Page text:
Namiki Impressions Ruby

The first time I even read about these, my jaw absolutely hit the floor. I saw a post on The Unroyal Warrant and I knew I had to get one somehow! Many months later I was contacted by a kind soul on Reddit and here we go:


I was speechless when it finally arrived in my hands.

Made in the 90s by Namiki, they were inspired by the old celluloids on vintage pens, and came in five colours. This is the Ruby; the other colours are Sapphire, Emerald, Amber and Medley — that last one an incredible mix of teal and pink. Unlike vintage pens, however, they are made of cellulose acetate, a far less flammable material.

Closeup of the barrel and cap. Look at the depth of colour!

There is real shimmer and shine in the material used. The barrel and cap almost glow under strong light, and the way the lighter chunks reflect and refract light is mesmerising to watch. The colour fades from black to red to light pink, and it’s no wonder these pens are in high demand…

The design may be familiar to some: indeed, it is modelled on the Custom line of pens, and in fact is a little smaller than the 74 — something I only found out long after buying this pen, because I don’t own one! I had assumed they were the same size because this uses a Namiki #5 nib which is identical in size and shape to the Pilot #5s found on the Custom 74 and the Custom Heritage 91/92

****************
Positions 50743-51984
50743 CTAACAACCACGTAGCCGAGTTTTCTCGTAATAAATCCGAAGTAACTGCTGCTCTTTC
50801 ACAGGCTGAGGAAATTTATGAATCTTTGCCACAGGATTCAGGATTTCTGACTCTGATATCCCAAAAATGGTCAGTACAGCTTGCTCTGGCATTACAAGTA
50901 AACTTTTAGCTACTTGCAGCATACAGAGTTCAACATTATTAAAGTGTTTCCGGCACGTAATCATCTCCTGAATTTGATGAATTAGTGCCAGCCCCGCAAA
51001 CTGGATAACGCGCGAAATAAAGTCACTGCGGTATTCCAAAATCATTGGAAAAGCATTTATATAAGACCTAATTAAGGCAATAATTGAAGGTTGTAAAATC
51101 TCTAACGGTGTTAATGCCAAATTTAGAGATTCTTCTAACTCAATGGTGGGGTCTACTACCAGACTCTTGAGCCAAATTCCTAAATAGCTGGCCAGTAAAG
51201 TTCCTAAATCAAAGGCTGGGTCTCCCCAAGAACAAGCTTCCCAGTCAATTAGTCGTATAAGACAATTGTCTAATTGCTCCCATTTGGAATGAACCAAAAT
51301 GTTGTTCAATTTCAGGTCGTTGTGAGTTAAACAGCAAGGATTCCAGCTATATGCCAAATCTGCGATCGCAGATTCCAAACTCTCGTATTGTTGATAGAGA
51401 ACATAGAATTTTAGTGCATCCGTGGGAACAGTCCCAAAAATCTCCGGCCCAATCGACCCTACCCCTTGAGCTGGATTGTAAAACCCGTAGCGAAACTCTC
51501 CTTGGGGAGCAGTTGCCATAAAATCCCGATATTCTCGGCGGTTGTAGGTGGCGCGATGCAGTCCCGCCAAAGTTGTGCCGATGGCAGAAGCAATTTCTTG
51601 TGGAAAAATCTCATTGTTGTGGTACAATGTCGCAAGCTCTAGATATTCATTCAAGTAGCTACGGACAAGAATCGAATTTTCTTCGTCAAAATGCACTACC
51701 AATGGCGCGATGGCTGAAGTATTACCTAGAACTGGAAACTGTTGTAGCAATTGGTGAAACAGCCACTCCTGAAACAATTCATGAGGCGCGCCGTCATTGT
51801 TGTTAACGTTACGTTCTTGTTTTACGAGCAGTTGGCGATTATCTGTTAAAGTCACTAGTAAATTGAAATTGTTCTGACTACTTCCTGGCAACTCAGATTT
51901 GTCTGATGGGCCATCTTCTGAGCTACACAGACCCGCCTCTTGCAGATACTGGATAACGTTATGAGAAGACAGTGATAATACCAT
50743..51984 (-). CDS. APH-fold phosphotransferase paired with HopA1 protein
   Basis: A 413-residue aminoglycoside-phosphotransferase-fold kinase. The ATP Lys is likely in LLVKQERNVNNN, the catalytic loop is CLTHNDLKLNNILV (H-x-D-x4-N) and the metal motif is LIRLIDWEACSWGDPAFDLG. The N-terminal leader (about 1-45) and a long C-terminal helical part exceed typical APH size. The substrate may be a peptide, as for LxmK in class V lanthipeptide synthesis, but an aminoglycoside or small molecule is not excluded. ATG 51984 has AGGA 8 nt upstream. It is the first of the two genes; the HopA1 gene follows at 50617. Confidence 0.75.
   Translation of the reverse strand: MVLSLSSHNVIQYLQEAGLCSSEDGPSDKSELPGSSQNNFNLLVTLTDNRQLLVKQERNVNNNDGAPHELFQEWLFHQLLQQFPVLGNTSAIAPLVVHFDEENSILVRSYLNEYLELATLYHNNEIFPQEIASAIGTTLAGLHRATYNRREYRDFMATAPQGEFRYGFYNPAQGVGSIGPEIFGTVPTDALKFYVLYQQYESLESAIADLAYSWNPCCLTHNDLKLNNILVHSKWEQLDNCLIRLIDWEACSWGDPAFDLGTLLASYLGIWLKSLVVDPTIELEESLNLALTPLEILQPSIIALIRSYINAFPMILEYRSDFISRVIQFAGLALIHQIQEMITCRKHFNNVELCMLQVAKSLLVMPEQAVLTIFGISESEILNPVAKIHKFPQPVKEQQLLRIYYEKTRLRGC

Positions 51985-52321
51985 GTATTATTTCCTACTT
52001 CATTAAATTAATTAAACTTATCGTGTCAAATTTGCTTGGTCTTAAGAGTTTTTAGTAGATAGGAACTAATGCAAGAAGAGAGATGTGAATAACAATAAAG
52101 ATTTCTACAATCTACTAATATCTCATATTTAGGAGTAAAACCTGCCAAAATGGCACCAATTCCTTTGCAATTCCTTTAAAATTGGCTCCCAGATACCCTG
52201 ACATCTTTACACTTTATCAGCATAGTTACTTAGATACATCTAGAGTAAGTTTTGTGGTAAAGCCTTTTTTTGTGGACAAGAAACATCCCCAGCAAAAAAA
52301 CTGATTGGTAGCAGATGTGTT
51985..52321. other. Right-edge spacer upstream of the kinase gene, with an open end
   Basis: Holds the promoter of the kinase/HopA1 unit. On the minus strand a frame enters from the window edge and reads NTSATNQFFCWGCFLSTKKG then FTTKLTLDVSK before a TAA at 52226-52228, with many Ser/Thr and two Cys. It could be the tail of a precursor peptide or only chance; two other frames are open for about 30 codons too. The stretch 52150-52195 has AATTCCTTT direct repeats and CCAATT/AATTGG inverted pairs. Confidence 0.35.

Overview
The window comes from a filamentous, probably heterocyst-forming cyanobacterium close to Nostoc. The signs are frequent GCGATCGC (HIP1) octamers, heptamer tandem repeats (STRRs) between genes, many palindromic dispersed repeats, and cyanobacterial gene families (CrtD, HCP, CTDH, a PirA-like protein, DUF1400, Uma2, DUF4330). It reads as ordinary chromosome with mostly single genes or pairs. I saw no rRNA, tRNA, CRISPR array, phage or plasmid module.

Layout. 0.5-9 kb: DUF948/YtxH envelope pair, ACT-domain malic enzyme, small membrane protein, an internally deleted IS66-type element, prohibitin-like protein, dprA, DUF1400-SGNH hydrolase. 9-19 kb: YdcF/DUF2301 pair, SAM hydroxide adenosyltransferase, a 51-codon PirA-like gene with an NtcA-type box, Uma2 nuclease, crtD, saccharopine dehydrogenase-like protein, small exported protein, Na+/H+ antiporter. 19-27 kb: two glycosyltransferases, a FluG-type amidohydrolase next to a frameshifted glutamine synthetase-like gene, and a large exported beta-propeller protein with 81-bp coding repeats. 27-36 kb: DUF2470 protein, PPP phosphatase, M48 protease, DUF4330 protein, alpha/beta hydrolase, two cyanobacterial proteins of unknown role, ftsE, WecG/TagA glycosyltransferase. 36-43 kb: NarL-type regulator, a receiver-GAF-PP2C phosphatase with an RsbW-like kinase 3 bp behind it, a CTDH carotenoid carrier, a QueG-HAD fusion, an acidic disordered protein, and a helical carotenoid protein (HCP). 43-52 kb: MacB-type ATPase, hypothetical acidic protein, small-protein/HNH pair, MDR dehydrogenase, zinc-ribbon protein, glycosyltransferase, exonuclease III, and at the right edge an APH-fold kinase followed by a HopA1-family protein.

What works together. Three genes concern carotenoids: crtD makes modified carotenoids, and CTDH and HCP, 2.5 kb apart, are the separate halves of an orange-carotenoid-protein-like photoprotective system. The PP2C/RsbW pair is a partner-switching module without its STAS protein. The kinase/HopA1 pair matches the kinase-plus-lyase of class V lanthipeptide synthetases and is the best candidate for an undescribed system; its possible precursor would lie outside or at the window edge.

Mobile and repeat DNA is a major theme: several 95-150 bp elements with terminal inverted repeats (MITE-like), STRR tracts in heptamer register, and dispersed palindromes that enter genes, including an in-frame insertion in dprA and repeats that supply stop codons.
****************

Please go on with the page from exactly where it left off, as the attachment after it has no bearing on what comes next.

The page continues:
Top row: nib assembly, cap, barrel; bottom: Pilot CON-70 converter.

Like its similarly-shaped cousins in the Custom line, the Namiki Impressions is a cartridge/converter pen, and is just large enough to take Pilot’s CON-70, lending it an impressive ink capacity. All the better to feed the juicy nib on this beauty:

Such a pleasure to know it writes as well as it looks…

The writing experience was flawless: my only previous experience with a Namiki was the pre-rebranding Falcon, and this easily surpasses that in terms of smoothness of line, consistency of feedback, and just the sheer enjoyment of feeling not that I didn’t make an erroneous $300 gamble on a second-hand pen, but that it felt like a pen worth many times that price!

As for pens with that beautiful chunky red celluloid look…

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